When you’re starting and growing a business, boundaries can become fluid or nonexistent. I was talking with a former entrepreneur who recently took a corporate job, and she commented that one of the things she likes is there is now an end to the day for her.
This got me thinking about some of the boundaries I need to firm up between me the person and me the business owner. Here are some lines in the sand you may need to draw:
1. How much time you invest in your business
This is a brutal one for entrepreneurs, especially if you work from home. The workday can easily bleed into the working evening, and even into the late-night obsession.
I like to break up my day with a midday walk or short outing. I feel I return clearer and more focused.
However, I would be better off if I set a cutoff time for working hours and incorporated some ritual or reminder for the end of the working day, helping me transition to my personal time.
Often, my “personal time” is spent watching training videos or catching up on writing. This boundary is something I need to work on. Maybe you do, too.
Also included is how much time you spend with clients. If you clearly communicate how much access to you your clients have and during what days / hours, I have found that people respect the boundaries.
If someone steps over the line more than once or twice, you may need to rethink whether you want them as a client.
2. What you sell and don’t sell
As a service provider with 30 years of experience, I have done a lot of things and COULD provide many services to clients.
Over time, I have narrowed down my service offerings on both the career transition and business consulting sides of my business. My personal experience is I quickly feel overworked and overwhelmed when I try to market / deliver too many things to too many target markets.
When you launch your business, you need to bring money into your business quickly. It can seem like anyone with a pulse and a bank account is a good prospect, but please believe me that going narrow and deep is the faster path to success.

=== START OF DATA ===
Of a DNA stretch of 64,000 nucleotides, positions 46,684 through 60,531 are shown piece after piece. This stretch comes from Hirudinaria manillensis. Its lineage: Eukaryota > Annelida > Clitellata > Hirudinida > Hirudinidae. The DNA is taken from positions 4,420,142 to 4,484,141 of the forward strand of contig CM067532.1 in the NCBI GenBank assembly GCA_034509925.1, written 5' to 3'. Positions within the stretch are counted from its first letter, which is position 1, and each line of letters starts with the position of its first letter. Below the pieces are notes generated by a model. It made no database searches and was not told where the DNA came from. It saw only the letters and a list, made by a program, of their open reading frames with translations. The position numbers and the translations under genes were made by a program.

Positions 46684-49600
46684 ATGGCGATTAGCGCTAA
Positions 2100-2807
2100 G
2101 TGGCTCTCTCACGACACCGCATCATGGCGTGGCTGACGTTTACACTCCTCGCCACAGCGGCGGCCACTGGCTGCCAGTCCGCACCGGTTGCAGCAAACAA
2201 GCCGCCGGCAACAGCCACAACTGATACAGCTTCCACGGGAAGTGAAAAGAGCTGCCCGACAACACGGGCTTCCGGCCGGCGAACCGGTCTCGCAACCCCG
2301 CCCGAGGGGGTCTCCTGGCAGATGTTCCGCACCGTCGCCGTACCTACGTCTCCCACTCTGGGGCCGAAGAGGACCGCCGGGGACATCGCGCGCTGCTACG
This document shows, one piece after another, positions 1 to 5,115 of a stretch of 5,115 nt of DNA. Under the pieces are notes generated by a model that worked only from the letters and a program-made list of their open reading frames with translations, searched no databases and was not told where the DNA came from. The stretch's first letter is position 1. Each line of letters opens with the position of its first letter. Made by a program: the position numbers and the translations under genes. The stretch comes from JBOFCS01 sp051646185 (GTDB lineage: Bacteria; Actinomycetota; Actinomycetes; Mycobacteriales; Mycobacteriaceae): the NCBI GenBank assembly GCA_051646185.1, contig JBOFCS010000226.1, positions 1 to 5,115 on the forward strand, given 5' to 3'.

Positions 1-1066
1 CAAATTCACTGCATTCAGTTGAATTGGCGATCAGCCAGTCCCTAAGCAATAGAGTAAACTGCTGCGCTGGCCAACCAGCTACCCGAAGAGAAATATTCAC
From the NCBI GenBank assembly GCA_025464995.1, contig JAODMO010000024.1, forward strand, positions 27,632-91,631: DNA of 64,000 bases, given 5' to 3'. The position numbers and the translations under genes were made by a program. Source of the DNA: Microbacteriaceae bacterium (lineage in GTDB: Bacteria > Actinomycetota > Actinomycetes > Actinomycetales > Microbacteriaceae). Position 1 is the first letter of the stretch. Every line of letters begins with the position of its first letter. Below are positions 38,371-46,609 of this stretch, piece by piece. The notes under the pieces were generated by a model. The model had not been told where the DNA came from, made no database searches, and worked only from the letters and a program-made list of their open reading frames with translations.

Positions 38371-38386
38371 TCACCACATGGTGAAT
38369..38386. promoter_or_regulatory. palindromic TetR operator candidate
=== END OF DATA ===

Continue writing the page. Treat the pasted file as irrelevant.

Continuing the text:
Determine who your ideal client is and what problem they are willing to spend money to solve. That is the right place to focus.
And please know that entrepreneurs are prone to chasing the next shiny service offering or product. We love to build and launch things. Watch out for that.
3. Who you work with and won’t work with
Few people hire me when things are going well. My ideal prospects reach out when things aren’t working in their career or business. I can quickly get someone out of a slump if they are ready to make changes, and if they are open to new ways of doing and seeing things.
What I can’t do is work with people who blame others and don’t take responsibility. Or people who keep telling me what I am suggesting didn’t work for them in the past or can’t work for them now. These people need to work with someone else. They exhaust me.
I live by Michael Port’s Red Velvet Rope Policy, and you might want to as well. It can save your sanity.
Boundaries are important, and you need to get really clear on what you will and will not accept in your life and business.
If at some point you find yourself irritated or exasperated, the first place to look is whether you have allowed yourself or someone else to cross a boundary.